Last updated: Jun 24, 2008
Obstructive sleep apnea often contributes to high blood pressure: When breathing stops many times throughout the night, blood vessel walls can become damaged, limiting their ability to regulate blood pressure. Eventually this can lead to other complications such as heart disease and stroke.

David first started to worry when his blood pressure shot "through the roof" and he began experiencing chest pains at night. His wife also pointed out that he was snoring and gasping for breath in his sleep. "She’d wake up and give me a good punch," says the 49-year-old information technology director. Eventually she convinced him to see a doctor and undergo a sleep study. (Watch David explain the role his wife played in his diagnosis.)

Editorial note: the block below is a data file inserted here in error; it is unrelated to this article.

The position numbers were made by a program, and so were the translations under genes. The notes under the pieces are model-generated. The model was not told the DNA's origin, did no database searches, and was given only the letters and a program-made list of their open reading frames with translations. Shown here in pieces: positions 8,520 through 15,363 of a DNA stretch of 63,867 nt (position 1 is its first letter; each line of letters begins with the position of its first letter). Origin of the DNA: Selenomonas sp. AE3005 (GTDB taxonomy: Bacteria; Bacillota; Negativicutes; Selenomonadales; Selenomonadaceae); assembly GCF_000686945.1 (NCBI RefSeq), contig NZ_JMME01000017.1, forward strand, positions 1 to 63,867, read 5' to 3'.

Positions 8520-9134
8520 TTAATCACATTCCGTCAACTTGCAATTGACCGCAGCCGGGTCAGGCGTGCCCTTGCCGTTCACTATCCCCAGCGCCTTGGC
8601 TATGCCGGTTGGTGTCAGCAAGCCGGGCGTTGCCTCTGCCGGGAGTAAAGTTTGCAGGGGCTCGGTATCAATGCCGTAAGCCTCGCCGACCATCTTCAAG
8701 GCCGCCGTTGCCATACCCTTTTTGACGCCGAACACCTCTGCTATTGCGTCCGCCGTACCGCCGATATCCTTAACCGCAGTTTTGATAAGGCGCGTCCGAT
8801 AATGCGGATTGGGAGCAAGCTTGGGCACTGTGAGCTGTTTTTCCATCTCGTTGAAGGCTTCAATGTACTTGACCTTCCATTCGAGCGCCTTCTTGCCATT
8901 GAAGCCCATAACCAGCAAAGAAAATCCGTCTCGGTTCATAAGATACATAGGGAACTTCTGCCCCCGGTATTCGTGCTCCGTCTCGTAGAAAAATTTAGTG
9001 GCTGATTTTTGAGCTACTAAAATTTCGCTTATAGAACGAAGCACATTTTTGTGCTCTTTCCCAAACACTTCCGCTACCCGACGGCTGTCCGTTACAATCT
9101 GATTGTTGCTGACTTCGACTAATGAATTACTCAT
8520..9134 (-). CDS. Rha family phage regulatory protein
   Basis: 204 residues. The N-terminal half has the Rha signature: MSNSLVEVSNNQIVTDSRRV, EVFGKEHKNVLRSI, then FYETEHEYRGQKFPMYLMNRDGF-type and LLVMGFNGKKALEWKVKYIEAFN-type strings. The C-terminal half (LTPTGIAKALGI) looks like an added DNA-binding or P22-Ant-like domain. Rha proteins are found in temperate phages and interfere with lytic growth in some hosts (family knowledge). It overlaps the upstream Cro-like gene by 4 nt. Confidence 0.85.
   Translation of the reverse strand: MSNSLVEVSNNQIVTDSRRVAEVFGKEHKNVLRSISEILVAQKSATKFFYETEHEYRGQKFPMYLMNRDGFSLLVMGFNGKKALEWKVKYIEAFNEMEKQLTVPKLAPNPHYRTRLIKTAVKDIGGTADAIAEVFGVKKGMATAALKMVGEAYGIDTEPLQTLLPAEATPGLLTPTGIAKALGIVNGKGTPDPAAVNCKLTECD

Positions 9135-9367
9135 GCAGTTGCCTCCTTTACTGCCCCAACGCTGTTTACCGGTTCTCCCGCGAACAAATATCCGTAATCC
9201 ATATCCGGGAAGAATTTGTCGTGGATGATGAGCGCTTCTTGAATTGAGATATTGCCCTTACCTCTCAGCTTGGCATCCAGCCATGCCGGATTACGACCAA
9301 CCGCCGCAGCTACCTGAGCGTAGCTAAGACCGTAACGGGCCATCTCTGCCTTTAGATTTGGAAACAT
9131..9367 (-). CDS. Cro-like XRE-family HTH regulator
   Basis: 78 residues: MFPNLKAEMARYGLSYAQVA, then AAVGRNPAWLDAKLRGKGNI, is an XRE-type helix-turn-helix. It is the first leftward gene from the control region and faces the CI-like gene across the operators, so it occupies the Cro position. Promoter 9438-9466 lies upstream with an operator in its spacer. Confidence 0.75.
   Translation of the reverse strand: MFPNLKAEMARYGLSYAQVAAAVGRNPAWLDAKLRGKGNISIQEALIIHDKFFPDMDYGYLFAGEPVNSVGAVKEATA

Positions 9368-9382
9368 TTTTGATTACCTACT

Although continuous positive airway pressure (CPAP) therapy is the most recommended treatment for sleep apnea, David is among a small percentage of patients who can’t get used to the device. But he was well aware of the health risks of sleep apnea and knew he couldn’t ignore the problem.

David opted for surgery to shrink his soft palate and remove his uvula; this type of operation can sometimes widen the airway enough so that it doesn’t become obstructed during sleep.

Surgery didn’t cure David’s sleep apnea, however. A few months after his operation he and his wife noticed that his snoring was back, and he was again showing signs of sleep deprivation. Now he is pursuing other treatment options, determined to find one that works for him.

Next: Read more about sleep apnea, sleep disorders, or heart disease.